Big data analytics: Tackling the historical data challenge

Simon Garland, Chief Strategist, Kx Systems

Simon Garland, Chief Strategist, Kx Systems

Big data is noisy, messy and, frequently, inconsistent. To make sense of it, companies are investing time and money in an array of technology solutions. However, some much-touted approaches are actually quite costly and in many ways, have not yet addressed the expanding set of historical information that companies want to mine.

A solution to these shortcomings is to take a hybrid approach – combining the performance and speed of in-memory processing with the vast data storage capabilities that a traditional on-disk approach offers.

The challenge: speed versus space

To get meaningful results from big data, companies need to slice and dice their data in many different ways to work out which parts are worth using. Considering the enormity of the task, for many, this requires– above all – speed.

One approach to dealing with this data is in-memory computing. This delivers both performance and speed, allowing companies to analyze data dynamically and quickly. For many companies, however, it is not always the most feasible solution. This is because of the high cost of keeping and running huge data sets in-memory.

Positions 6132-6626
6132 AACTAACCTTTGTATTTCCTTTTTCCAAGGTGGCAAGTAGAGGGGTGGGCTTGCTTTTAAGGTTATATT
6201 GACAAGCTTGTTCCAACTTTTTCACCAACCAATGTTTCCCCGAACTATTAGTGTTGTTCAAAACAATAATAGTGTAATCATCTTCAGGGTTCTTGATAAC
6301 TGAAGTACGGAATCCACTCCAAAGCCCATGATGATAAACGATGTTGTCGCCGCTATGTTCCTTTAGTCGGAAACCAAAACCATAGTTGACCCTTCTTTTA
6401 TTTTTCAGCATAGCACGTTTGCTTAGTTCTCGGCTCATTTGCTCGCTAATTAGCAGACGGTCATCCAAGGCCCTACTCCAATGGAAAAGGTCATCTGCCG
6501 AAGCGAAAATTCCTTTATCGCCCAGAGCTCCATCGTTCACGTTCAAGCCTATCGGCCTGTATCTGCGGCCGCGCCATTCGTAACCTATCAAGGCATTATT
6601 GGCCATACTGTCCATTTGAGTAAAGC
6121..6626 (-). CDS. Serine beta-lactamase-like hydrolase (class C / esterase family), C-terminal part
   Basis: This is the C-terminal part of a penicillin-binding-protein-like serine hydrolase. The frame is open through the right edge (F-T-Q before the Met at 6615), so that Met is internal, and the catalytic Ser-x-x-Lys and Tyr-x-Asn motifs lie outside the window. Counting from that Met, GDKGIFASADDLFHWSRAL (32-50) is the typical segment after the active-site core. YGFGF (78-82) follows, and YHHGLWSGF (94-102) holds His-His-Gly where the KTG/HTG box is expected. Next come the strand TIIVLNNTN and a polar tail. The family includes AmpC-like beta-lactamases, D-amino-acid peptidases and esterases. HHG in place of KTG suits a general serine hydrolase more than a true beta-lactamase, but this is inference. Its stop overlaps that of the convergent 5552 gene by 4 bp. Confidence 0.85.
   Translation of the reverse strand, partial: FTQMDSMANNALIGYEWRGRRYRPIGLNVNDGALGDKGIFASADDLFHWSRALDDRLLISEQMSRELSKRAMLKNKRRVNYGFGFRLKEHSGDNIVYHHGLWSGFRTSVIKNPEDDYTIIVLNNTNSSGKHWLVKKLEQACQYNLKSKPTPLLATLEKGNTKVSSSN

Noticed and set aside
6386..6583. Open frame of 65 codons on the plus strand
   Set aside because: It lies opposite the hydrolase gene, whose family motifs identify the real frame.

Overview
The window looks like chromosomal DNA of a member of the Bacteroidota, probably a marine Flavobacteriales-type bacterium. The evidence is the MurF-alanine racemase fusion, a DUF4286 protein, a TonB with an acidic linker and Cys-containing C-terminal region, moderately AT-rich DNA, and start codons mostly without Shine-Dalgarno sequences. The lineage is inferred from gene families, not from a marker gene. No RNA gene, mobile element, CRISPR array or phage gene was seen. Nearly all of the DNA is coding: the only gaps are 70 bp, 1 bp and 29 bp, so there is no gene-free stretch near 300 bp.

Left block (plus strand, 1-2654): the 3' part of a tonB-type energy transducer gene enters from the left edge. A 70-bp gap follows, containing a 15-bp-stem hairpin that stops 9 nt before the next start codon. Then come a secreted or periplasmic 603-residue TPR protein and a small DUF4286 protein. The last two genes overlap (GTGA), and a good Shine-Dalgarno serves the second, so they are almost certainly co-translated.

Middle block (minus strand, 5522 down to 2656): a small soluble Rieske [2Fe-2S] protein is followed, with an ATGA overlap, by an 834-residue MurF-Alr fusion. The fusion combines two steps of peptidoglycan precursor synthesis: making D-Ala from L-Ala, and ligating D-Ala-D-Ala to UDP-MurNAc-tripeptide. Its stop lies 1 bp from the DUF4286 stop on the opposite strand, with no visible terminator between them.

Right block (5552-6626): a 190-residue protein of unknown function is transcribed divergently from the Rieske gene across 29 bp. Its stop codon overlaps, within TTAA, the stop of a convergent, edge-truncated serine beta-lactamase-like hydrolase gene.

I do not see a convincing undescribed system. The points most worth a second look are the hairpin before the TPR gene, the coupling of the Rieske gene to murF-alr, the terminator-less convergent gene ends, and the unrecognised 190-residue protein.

“Combine the performance and speed of in-memory processing with the vast data storage capabilities that a traditional on-disk approach offers”

While hardware makers have been building machines with more and more memory, even when the memory and storage problems are solved, those using more traditional database approaches to work with historical data will often struggle with speed at scale.

A hybrid solution

For years, the financial sector has successfully combined inmemory processing with on-disk storage to manage trade data, which adds up to billions of records per day, in a fast, yet efficient manner. Other industries facing similar data can learn from their example.

With a more hybrid approach, companies can combine the high performance and speed capabilities of in-memory while solving the storage issues by putting the vast historical data sets on disk. By bridging available technologies, companies can deliver on all counts – including cost.

Crucially, by folding in a high performance programming language right in with the data, users can interact directly with their data in one place. This gives a super-charged in-memory and on-disk historical database at their fingertips and the ability to deliver results in speeds and complexity previously unavailable. In a world where the most interesting information is also the trickiest to manage, this is without doubt the Holy Grail of data management.

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